Halu is the captain and star player of an ice hockey team, who is greatly respected by his teammates. For him, hockey is serious business that fully occupies his mind, while he treats romance as if it were a game.
Aki is a typical OL, and is waiting for her boyfriend to return from studying architecture abroad. At this point in time however, he shows no sign of coming back. One day, Aki's friends who are determined to find her a new boyfriend, invite her to watch an ice hockey game. There she sees Halu for the first time.
After the game, Aki and her friends join the players for a party celebrating their victory. Aki, however, is not so excited to be there. When she leaves the party, she bumps into Halu, who was slightly injured from a fight. They exchange e-mail addresses and part.
The sparks of mutual attraction are ignited in a second encounter between Aki and Halu, arranged with the help of her friends shortly after a party.
Hyodo has come as a replacement for the team's coach who has been hospitalized. Halu has a lot of respect for the hospitalized coach. Unfortunately, he can't stand Hyodo's way of doing things. Bringing with him a lot of coaching experience from overseas, Hyodo criticizes the former coach's strategies. Whenever Halu and Hyodo see each other, they get into a quarrel; consequently influencing Halu's behavior during games.\ Seeing that his game ended in a brawl, Aki visits Halu to comfort him. But he tells her that she is being too friendly with him.\ Aki is hurt, Halu is irritated, and his teammate Hotta can't stand seeing Halu like this...
Runtime: 60 minutes
Pride - Rainbow flag (LGBT movement) - Netflix
The rainbow flag, commonly known as the gay pride flag or LGBT pride flag, is a symbol of lesbian, gay, bisexual and transgender (LGBT) pride and LGBT social movements. Other older uses of rainbow flags include a symbol of peace. The colors reflect the diversity of the LGBT community, as the flag is often used as a symbol of gay pride during LGBT rights marches. While this use of the rainbow flag originated in Northern California’s San Francisco Bay Area, the flag is now used worldwide. Originally devised by San Francisco artist Gilbert Baker, the design has undergone several revisions since its debut in 1978, first to remove colors then restore them based on availability of fabrics. The most common variant consists of six stripes: red, orange, yellow, green, blue, and violet. The flag is typically flown horizontally, with the red stripe on top, as it would be in a natural rainbow.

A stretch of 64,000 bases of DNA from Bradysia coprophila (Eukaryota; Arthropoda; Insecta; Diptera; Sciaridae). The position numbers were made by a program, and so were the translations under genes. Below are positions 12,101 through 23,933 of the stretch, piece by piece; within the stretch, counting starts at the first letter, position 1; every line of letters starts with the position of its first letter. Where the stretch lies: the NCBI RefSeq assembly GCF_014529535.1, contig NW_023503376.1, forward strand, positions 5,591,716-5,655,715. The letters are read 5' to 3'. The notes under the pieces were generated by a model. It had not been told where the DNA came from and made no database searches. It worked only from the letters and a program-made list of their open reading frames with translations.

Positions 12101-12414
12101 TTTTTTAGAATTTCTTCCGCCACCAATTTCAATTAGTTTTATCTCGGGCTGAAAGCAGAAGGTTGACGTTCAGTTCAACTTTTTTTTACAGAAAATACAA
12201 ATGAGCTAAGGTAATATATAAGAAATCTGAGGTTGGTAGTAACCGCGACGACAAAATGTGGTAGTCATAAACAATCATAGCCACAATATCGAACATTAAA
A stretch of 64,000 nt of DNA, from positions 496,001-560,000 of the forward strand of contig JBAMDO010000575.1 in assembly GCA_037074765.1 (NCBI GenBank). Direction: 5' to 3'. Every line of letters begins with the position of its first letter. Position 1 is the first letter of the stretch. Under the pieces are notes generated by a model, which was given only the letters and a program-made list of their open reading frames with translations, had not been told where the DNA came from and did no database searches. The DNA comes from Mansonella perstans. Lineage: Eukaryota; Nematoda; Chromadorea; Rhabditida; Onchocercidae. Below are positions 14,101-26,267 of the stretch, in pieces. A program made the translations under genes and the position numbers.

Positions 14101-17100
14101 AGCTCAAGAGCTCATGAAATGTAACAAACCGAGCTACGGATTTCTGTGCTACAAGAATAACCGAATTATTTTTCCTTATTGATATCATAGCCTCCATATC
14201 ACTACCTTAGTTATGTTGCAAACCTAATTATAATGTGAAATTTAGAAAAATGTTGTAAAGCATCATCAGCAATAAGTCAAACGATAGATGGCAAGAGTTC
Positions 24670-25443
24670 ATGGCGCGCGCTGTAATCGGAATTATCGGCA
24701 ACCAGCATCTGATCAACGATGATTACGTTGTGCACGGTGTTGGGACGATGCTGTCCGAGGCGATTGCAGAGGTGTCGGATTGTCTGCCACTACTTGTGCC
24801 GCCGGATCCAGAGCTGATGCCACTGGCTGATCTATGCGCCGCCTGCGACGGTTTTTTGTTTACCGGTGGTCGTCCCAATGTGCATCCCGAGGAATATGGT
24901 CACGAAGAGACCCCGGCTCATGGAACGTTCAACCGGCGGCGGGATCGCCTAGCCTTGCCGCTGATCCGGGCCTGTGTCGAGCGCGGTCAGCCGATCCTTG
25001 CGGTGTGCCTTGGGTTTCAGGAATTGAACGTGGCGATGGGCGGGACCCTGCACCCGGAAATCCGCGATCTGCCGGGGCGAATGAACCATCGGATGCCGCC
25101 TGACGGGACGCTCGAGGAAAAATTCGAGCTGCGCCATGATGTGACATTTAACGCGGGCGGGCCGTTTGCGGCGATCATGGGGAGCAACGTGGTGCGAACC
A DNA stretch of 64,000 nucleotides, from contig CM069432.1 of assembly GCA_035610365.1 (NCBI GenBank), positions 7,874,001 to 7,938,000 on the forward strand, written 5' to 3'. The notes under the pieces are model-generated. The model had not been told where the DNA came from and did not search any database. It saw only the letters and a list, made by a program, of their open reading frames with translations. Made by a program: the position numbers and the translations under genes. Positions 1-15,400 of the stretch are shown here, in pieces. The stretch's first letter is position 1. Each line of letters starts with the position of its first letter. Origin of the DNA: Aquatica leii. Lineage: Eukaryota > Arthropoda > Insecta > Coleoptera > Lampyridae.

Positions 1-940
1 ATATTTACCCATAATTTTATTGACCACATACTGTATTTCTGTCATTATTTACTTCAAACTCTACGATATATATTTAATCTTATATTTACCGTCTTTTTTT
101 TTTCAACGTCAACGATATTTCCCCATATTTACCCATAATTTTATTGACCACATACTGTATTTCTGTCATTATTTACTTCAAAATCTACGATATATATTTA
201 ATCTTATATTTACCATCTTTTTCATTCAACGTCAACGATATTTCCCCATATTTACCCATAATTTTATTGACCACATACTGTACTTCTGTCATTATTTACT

Pride - 1978 to 1999 - Netflix
After the assassination of gay San Francisco City Supervisor Harvey Milk on November 27, 1978, demand for the rainbow flag greatly increased. To meet demand, the Paramount Flag Company began selling a version of the flag using stock rainbow fabric with seven stripes: red, orange, yellow, green, turquoise, blue, and violet. As Baker ramped up production of his version of the flag, he too dropped the hot pink stripe because of the unavailability of hot-pink fabric. Also, San Francisco-based Paramount Flag Co. began selling a surplus stock of Rainbow Girls flags from its retail store on the southwest corner of Polk and Post, at which Gilbert Baker was an employee. In 1979 the flag was modified again. When hung vertically from the lamp posts of San Francisco's Market Street, the center stripe was obscured by the post itself. Changing the flag design to one with an even number of stripes was the easiest way to rectify this, so the turquoise stripe was dropped, which resulted in a six stripe version of the flag — red, orange, yellow, green, blue, and violet. In 1989, the rainbow flag came to nationwide attention in the United States after John Stout sued his landlords and won when they attempted to prohibit him from displaying the flag from his West Hollywood, California, apartment balcony.
Pride - References - Netflix